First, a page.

The most optimistic broker at the greenest market
For more than a year, the stock market has been facing some high volatility, investor confidence falling on a bear market while liquidity remaining feeble. Brokers were thus forced to look outside and seek new opportunities that could keep them afloat. The general trend indicated a positioning to external markets, as a mature and cash-generating alternative for investors.
In these circumstances, Adrian Simionescu, manager of Vienna Investment Trust, also known as the most optimistic Romanian broker, has found a market that combines passion for trading with care for the environment.
He is thus a full-right member of the world’s greenest exchange: Bluenext, the environmental trading exchange founded in 2007 by NYSE Euronext and state-owned French Caisse de Depots.
Bluenext enables trading of carbon dioxide and greenhouse gas emission, and offers spot and futures contracts through European Union Allowances and Certified Emission Reductions.
In an interview to Wall-Street, Simionescu said the membership process started in early 2008. The reason of this reorientation: the dire state of the Romanian financial market.
“The lack of a financial culture is visible now and relevant progress in financial markets come at a significant delay. In first quarter last year, we started the necessary process to access the developed markets. Access is limited, players are well established and afford to keep admission requirements at high level, from financial and human resources to organizational and educational background”, said the manager.
In this process, the company followed three directions: member with full rights at Euronext, introducing broker to one of the largest brokerage firms already active or through existent broker dealers.
“We were admitted with full member rights, we have access to all financial markets and we offer services similar to those in the West. Among all the markets under Euronext there is also Bluenext, the world’s leading environmental trading”, said Simionescu.
This exchange has currently 104 active members, international market dealers, such as Barclays, Citigroup, Deutsche Bank, E.On Energy Trading, Gazprom, Fortis, JP Morgan, Merril Lynch, Nomura, Morgan Stanley or Royal Bank of Scotland.
Romania, attractive for renewable energy investors
Adrian Simionescu said he is one of the advocates to stop global warming, the climate change being more and more visible.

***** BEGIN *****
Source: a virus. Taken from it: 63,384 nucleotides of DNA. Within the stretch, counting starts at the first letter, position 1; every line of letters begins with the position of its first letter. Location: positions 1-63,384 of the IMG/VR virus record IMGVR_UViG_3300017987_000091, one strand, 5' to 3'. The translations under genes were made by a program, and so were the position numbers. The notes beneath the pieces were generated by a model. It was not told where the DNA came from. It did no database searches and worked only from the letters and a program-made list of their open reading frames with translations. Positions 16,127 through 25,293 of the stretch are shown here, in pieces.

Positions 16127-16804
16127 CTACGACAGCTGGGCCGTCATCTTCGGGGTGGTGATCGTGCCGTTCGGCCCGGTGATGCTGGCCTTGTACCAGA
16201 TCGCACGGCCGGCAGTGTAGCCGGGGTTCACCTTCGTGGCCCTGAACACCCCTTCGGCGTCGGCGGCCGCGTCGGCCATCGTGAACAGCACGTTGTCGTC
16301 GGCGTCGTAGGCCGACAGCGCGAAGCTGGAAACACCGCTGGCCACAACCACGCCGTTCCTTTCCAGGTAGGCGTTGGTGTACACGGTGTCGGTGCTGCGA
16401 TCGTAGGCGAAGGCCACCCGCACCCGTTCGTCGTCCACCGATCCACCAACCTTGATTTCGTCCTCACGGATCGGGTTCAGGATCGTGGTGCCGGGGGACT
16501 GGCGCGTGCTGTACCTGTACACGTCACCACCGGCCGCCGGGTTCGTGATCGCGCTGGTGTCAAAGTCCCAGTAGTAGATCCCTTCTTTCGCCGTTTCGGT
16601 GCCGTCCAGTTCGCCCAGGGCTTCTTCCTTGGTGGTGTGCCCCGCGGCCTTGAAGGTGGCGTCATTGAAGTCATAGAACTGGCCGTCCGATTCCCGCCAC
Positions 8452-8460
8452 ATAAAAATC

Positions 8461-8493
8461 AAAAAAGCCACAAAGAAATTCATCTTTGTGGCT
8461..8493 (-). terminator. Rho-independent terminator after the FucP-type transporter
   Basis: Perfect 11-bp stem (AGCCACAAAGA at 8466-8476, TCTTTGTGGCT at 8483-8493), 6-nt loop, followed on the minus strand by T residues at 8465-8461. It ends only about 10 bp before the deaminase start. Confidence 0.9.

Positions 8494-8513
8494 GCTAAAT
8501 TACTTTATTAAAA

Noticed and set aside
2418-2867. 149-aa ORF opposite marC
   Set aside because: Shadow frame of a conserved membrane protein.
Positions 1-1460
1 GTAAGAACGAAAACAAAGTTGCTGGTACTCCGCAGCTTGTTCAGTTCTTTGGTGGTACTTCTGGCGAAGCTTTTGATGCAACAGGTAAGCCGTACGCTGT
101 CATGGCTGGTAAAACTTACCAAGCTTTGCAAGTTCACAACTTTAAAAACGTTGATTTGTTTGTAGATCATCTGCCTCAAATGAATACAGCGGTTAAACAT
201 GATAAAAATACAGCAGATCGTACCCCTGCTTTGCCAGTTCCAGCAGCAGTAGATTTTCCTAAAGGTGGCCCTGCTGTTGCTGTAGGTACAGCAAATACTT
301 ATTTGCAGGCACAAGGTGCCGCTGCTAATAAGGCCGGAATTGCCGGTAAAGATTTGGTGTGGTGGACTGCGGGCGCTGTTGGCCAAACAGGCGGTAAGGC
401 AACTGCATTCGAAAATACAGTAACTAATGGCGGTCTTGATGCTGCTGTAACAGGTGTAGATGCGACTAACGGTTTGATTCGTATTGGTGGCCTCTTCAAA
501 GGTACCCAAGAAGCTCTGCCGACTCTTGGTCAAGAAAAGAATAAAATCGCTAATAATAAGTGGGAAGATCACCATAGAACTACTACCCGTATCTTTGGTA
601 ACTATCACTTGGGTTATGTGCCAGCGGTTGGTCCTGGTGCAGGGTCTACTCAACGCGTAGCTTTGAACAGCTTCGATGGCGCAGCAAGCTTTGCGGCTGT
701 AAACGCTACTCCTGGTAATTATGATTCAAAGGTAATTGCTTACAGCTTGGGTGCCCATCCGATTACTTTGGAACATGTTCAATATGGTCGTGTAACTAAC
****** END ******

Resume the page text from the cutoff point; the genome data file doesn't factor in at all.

After Vienna Investment Trust achieved full member rights for trading on Bluenext, it established contacts with large energy-focused companies and investment banks, especially since it is the sole Romanian member.
“Central and Eastern Europe is an area of great interest for investors who are now inching back to emerging markets lured by prospects of high returns and surveys suggesting high potential in renewable energy. On one hand, CEE has its own tradition on energy production and meets all the conditions of investors. But the progress is delayed by the years-old power installations and authorities’ failure to stimulate production of renewable energy and reduce CO2 emission”.
In addition, in the midst of a cash flow crisis, large energy giants have billions of euro earmarked for renewable energy investments.
The manager of Vienna Investment said he started a campaign across the country, to educate energy producers and other large polluters in iron and steel industry, cement and lime.
“It is a new market, a still untapped field, given that Romania has been largely pushed to act in reducing greenhouse gas by European Commission”.
After the accession to European Union, Romania observes the same regulations of the community as all the other Member States, namely to reduce greenhouse gas by 8% under the provisions of Kyoto protocol, an international environmental treaty that 160 countries voted in 1997.
The Kyoto agreement aims to lower overall emissions from a group of six greenhouse gases by 2008-12 by a minimum 5% against 1990 level. The European Union has committed to lower greenhouse gas by 8%. Cuts in the three most important gases - carbon dioxide (CO2), methane (CH4), and nitrous oxide (N20) - is measured against a base year of 1990.
For Romania, after additional intervention of specialists, 2000 has been taken as base year, as the allocations would have been too large, if 1990 had been considered as reference year.
The aim of greenhouse gas certification under the treaty was to enable producers, polluters to be exact, to take profits from certificates, and invest it in technologies to reduce carbon dioxide emission, for which they receive another certificate, to minimize pollution and ramp up renewable energy production, said Simionescu.
In April this year, the Romanian National Securities Commission has made the necessary adjustments in current regulations to make greenhouse gas certificates subject to securities legislation of Romanian capital market, after the decision of Sibiu Exchange to establish and administrate an alternative platform for greenhouse gas certificate trading.
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